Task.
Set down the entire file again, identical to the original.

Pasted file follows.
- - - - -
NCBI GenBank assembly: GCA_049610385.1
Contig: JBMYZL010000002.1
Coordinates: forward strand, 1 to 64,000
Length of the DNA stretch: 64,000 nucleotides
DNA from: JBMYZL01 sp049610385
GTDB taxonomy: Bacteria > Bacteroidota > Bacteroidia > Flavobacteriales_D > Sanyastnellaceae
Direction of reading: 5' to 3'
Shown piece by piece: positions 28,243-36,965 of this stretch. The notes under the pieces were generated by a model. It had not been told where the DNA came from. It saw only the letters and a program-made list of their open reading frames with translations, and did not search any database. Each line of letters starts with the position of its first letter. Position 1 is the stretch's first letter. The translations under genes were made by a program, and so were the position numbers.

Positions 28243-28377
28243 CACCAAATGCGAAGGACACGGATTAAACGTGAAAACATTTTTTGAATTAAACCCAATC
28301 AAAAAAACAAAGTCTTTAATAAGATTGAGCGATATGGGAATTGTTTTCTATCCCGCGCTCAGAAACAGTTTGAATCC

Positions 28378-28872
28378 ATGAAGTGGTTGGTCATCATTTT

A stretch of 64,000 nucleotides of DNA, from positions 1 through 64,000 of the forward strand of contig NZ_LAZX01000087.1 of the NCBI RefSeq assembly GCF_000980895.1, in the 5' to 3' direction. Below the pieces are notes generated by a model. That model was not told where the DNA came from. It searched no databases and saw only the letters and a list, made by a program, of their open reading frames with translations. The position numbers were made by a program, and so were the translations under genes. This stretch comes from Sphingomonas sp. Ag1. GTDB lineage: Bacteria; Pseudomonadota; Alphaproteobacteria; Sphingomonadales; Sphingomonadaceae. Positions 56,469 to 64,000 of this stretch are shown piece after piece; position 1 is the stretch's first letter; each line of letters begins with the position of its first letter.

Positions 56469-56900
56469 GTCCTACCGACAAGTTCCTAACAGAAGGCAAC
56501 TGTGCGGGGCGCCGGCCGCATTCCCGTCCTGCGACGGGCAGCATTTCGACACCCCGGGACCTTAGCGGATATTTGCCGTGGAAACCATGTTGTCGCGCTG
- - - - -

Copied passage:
NCBI GenBank assembly: GCA_049610385.1
Contig: JBMYZL010000002.1
Coordinates: forward strand, 1 to 64,000
Length of the DNA stretch: 64,000 nucleotides
DNA from: JBMYZL01 sp049610385
GTDB taxonomy: Bacteria > Bacteroidota > Bacteroidia > Flavobacteriales_D > Sanyastnellaceae
Direction of reading: 5' to 3'
Shown piece by piece: positions 28,243-36,965 of this stretch. The notes under the pieces were generated by a model. It had not been told where the DNA came from. It saw only the letters and a program-made list of their open reading frames with translations, and did not search any database. Each line of letters starts with the position of its first letter. Position 1 is the stretch's first letter. The translations under genes were made by a program, and so were the position numbers.

Positions 28243-28377
28243 CACCAAATGCGAAGGACACGGATTAAACGTGAAAACATTTTTTGAATTAAACCCAATC
28301 AAAAAAACAAAGTCTTTAATAAGATTGAGCGATATGGGAATTGTTTTCTATCCCGCGCTCAGAAACAGTTTGAATCC

Positions 28378-28872
28378 ATGAAGTGGTTGGTCATCATTTT

A stretch of 64,000 nucleotides of DNA, from positions 1 through 64,000 of the forward strand of contig NZ_LAZX01000087.1 of the NCBI RefSeq assembly GCF_000980895.1, in the 5' to 3' direction. Below the pieces are notes generated by a model. That model was not told where the DNA came from. It searched no databases and saw only the letters and a list, made by a program, of their open reading frames with translations. The position numbers were made by a program, and so were the translations under genes. This stretch comes from Sphingomonas sp. Ag1. GTDB lineage: Bacteria; Pseudomonadota; Alphaproteobacteria; Sphingomonadales; Sphingomonadaceae. Positions 56,469 to 64,000 of this stretch are shown piece after piece; position 1 is the stretch's first letter; each line of letters begins with the position of its first letter.

Positions 56469-56900
56469 GTCCTACCGACAAGTTCCTAACAGAAGGCAAC
56501 TGTGCGGGGCGCCGGCCGCATTCCCGTCCTGCGACGGGCAGCATTTCGACACCCCGGGACCTTAGCGGATATTTGCCGTGGAAACCATGTTGTCGCGCTG